Back in 2008, a team of German researchers published a paper in Proceedings of the National Academy of Sciences that claimed to demonstrate that cattle, when resting or grazing, actually align their bodies along the Earth's magnetic fields.

The team's results — which were based on satellite imagery of over 8,500 cattle from different regions around the globe — were compelling, but a recent attempt to replicate the researchers' findings has failed, inciting some pretty serious scientific squabble. So where does the great magnetic cow debate stand today?


The original findings, presented by a research team led by zoologist Hynek Burda, used images acquired from Google Earth to demonstrate the cows' magneto-reception capabilities.

"Amazingly," wrote the researchers, "this ubiquitous phenomenon does not seem to have been noticed by herdsmen, ranchers, or hunters. Because wind and light conditions could be excluded as a common denominator determining the body axis orientation, magnetic alignment is the most parsimonious explanation."

At the time, the team's findings garnered quite a bit of media attention — something that apparently rubbed some researchers the wrong way.

"When in 2008 [Burda and his colleagues] started to announce their surprising findings in [the] mass media, we got the impression that this is not the way science should be made and we took a closer look," says Lukas Jelinek, an electromagnetic-field researcher and one of the authors of the recent replication study. "We found out that it is not as fantastic as it was presented."


Using a new set of Google Maps imagery of around 3400 cattle, Jelinek and his colleagues concluded that the cows simply weren't lining up, and chalked the first team's findings up to things like poor quality of Google satellite photographs, lack of blinding in their evaluations, and subconscious bias.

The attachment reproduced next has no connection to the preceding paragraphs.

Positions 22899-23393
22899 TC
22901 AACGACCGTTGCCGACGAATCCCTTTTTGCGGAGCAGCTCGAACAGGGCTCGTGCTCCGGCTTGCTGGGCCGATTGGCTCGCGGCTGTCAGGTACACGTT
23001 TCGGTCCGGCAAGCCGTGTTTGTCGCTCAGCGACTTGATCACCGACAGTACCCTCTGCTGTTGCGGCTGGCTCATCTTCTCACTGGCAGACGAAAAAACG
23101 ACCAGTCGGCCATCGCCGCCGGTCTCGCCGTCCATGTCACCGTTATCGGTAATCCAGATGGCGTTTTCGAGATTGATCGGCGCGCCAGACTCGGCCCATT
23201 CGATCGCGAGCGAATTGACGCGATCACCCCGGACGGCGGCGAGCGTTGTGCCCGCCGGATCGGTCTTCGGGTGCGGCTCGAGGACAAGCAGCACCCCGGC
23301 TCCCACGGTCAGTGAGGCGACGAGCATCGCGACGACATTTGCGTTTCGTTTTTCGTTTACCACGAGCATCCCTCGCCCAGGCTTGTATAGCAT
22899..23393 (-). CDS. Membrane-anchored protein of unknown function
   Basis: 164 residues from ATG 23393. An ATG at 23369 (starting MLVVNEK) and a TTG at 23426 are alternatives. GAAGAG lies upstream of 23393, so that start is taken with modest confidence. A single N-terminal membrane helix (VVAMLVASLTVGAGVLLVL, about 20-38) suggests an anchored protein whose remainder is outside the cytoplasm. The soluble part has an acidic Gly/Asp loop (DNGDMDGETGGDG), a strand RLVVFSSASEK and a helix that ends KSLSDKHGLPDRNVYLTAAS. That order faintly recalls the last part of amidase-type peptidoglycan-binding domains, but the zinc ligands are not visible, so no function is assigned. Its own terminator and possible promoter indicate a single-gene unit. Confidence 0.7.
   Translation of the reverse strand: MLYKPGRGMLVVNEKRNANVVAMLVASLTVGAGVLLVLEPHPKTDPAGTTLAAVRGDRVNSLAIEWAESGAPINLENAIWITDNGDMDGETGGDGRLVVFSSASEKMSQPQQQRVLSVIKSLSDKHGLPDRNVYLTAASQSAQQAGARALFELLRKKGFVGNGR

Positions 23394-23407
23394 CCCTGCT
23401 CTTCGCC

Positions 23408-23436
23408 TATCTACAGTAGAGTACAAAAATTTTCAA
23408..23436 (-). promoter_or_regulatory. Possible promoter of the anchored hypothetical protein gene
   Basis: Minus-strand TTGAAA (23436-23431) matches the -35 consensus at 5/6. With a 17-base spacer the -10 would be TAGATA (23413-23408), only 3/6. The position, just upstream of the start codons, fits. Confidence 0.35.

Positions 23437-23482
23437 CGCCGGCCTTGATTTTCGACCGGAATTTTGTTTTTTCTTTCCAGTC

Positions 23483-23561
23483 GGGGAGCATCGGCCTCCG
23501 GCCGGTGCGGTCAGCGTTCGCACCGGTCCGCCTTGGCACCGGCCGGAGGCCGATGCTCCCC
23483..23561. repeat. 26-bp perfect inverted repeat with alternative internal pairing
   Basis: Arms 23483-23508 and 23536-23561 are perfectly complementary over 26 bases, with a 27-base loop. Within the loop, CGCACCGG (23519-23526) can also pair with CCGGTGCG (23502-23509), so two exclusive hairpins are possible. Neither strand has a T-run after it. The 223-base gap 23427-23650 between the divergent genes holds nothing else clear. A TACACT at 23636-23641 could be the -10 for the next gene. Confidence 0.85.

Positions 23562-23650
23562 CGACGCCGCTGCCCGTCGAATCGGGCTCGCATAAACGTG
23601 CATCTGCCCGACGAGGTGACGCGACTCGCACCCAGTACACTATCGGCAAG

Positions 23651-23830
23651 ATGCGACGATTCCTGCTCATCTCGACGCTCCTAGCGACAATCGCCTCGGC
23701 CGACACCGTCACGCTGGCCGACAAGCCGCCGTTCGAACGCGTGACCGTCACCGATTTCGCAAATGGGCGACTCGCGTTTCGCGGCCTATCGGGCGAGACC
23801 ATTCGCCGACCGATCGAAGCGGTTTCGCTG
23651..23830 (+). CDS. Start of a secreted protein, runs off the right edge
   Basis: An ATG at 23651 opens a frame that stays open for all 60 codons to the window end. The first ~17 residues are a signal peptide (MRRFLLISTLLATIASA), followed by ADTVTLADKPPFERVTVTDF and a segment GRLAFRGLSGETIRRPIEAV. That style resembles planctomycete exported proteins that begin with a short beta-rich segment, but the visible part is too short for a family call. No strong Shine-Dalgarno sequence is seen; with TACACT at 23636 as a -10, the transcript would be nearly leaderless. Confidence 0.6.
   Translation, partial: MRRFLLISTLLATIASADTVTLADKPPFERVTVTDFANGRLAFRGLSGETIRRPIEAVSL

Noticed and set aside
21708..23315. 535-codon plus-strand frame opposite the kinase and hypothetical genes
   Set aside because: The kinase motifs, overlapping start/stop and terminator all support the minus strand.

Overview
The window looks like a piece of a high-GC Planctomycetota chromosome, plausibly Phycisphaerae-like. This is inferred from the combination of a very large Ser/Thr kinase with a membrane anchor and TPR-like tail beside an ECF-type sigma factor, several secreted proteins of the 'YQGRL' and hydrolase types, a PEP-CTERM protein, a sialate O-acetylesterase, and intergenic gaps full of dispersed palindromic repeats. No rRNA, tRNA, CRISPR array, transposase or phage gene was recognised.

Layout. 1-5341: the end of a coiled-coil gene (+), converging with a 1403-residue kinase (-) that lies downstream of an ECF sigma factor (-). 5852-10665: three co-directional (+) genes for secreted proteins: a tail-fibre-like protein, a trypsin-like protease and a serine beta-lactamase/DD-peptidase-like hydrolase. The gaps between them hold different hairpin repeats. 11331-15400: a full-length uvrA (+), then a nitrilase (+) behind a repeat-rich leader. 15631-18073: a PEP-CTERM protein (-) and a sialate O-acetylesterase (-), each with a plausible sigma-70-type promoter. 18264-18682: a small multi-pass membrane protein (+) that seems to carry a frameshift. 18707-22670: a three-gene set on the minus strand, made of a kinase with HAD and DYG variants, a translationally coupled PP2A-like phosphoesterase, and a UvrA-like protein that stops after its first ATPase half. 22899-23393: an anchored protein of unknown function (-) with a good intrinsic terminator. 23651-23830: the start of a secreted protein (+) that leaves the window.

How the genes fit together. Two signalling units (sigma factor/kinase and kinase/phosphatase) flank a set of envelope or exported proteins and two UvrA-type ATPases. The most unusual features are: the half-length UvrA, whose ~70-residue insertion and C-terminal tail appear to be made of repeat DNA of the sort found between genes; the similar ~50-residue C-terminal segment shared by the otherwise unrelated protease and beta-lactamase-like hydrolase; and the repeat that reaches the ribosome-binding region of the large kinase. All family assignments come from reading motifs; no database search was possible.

But according to Burda and his colleagues, Jelinik and his team have been looking at the satellite imagery all wrong. Burda says that half of Jelinek's data has to be thrown out, because it features cows near high-voltage power lines, which his team hypothesizes can disrupt magneto-sensing capabilities in cattle. What's more, Burda's team investigated the behavior of cattle in herds, while Jelinek's team analyzed individual cows. By the time Burda and his colleagues got finished cleaning up the Jelinek data, they found that it actually supported their original findings that cattle can, in fact, magneto-sense.


So where does this leave us? When Nature News asked Sönke Johnsen (who studies magneto-reception at Duke University but was unaffiliated with either group's investigation) for his opinion, he sided with Burda and his team's initial findings:

[Johnsen] says that at least some of the images in question should probably not have been analysed. He also suggests that the proper unit of evaluation is probably the herd, as the alignment of individual cows in herds is unlikely to be independent. Overall, he says that the original results, "while mysterious, still stand".


[PNAS and Comparative Physiology via Nature News]